A variety of normal water distribution system operations will result in pressure fluctuations that can possibly lead to the occurrence of relatively brief (transient) low or negative pressures at various locations of the system, thus creating the potential for backsiphonage or backpressure of non-potable water from external sources into the distribution system, including contaminated water around leaking pipes. Extensive pressure monitoring of a single distribution system using seven electronic data loggers for 1.4 years found only nine occasions when distribution system pressures were less than 138 kPa (20 psi). No negative pressures were observed. Evidence showed that most low pressure events were caused by pump shutdowns. Distribution system modelling suggested that negative pressures (<0 kPa) were possible when the water treatment plant pumping station lost power. The model simulations suggested that protection against low pressures is possible by installing hydro-pneumatic tanks downstream of the pumping stations. Modelling results suggested that air/vacuum valves did not offer reliable protection against low pressures in the system.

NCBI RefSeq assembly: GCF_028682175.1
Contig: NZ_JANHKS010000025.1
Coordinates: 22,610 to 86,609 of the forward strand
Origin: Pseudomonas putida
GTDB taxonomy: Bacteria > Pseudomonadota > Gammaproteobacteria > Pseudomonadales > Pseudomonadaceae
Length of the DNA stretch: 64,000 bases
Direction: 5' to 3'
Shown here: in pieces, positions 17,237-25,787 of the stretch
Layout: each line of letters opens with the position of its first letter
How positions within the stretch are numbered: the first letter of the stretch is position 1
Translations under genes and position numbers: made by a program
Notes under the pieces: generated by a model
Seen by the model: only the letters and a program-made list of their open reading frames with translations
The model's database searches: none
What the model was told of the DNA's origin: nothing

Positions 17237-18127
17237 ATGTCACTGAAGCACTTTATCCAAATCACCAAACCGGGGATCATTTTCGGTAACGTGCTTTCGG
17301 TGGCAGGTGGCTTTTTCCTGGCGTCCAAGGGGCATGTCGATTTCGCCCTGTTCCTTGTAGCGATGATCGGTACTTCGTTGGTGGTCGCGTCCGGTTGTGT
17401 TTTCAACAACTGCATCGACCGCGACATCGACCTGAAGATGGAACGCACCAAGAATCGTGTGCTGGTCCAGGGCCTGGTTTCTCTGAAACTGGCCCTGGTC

Application of pressure monitoring and modelling to detect and minimize low pressure events in distribution systems
Richard W. Gullick, Mark W. LeChevallier, James Case, Don J. Wood, James E. Funk, Melinda J. Friedman; Application of pressure monitoring and modelling to detect and minimize low pressure events in distribution systems. Journal of Water Supply: Research and Technology-Aqua 1 March 2005; 54 (2): 65–81. doi: https://doi.org/10.2166/aqua.2005.0007
Download citation file: